- Nvidia’s Volta GPU was announced to much fanfare.
- The company has since started shipping its Volta chips to data centres.
- The Tensor Core units of the chips provide Nvidia with a distinct advantage over its competition.
When Nvidia announced its Volta graphics processing units, the stock jumped about 17.8% in a single day.
Now, as the first chips are being sold into the data center market, their competitive advantage is becoming clear.
“A key differentiator for Volta is its Tensor cores, which enable it to process matrix multiplication operations in a highly efficient manner – key for neural network training,” Mark Lipacis, an analyst at Jefferies, said in a recent note to clients.
The Volta chips are being bought by data centres because the centres are the main training grounds for the growing artificial intelligence trend. GPUs, like Nvidia’s Volta series, help speed up the training process of artificial intelligence systems, specifically by allowing for faster matrix multiplication.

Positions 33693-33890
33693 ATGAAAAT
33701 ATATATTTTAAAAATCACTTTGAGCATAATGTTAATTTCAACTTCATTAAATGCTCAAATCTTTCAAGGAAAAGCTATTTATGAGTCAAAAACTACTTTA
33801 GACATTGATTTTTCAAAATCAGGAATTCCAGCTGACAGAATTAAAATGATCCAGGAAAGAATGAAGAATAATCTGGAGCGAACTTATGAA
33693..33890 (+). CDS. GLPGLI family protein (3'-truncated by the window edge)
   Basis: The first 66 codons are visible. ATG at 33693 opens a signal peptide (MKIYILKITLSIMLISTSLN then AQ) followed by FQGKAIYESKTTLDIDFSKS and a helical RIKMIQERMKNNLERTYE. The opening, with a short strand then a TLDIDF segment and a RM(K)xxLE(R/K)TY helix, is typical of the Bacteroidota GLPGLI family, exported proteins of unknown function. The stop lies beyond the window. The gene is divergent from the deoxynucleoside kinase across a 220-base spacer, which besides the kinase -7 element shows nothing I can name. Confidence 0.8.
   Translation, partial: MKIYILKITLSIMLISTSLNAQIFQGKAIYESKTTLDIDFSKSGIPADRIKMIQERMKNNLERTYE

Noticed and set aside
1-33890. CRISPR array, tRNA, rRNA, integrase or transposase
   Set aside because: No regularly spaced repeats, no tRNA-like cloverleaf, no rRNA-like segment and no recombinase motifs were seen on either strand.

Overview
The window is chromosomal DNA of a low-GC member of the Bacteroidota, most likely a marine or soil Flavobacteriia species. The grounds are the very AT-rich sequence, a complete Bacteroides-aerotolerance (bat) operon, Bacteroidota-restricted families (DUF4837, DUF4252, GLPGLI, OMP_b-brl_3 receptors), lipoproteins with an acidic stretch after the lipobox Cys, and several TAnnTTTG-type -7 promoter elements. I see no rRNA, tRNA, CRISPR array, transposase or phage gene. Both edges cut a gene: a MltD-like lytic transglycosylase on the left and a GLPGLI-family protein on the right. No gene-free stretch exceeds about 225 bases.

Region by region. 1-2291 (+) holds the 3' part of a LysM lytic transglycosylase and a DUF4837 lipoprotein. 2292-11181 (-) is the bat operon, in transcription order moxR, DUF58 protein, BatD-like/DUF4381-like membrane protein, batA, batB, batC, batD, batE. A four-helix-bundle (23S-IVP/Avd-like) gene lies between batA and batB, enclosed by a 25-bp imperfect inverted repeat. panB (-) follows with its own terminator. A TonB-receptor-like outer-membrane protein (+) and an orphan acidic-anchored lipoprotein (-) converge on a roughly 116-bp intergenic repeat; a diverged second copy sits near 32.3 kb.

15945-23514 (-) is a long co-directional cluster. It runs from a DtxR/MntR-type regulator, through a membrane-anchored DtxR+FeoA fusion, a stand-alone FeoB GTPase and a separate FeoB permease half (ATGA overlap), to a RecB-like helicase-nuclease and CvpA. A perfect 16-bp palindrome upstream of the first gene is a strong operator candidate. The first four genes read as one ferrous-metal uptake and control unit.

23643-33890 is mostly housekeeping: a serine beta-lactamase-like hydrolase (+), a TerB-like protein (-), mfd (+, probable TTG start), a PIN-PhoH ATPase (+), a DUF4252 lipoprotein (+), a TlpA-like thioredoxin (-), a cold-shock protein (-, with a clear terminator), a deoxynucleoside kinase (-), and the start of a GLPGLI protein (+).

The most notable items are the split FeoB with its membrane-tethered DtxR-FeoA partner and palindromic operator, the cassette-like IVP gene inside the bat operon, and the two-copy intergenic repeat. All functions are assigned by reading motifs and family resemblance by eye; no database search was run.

GPUs differ from more traditional CPUs by having hundreds or even thousands of smaller “cores” that can perform small operations, compared to the typically much smaller number of more powerful cores (4-8 in many modern machines) found in CPUs.
Nvidia’s Tensor cores are specifically designed to be speedy AI system trainers, and are 12 times faster than the company’s previous series of chips, according to Nvidia. It’s AI prowess could lead to an outsized share in the growing data center and AI markets, said Lipacis.
Lipacis estimates that Nvidia’s revenues will grow 30% year over year in 2017, and 15% in 2018. Because of the success of Volta, he raised his price target for Nvidia to $US230, about 16.7% higher than the company’s current price.
Nvidia is up 97.75% this year.
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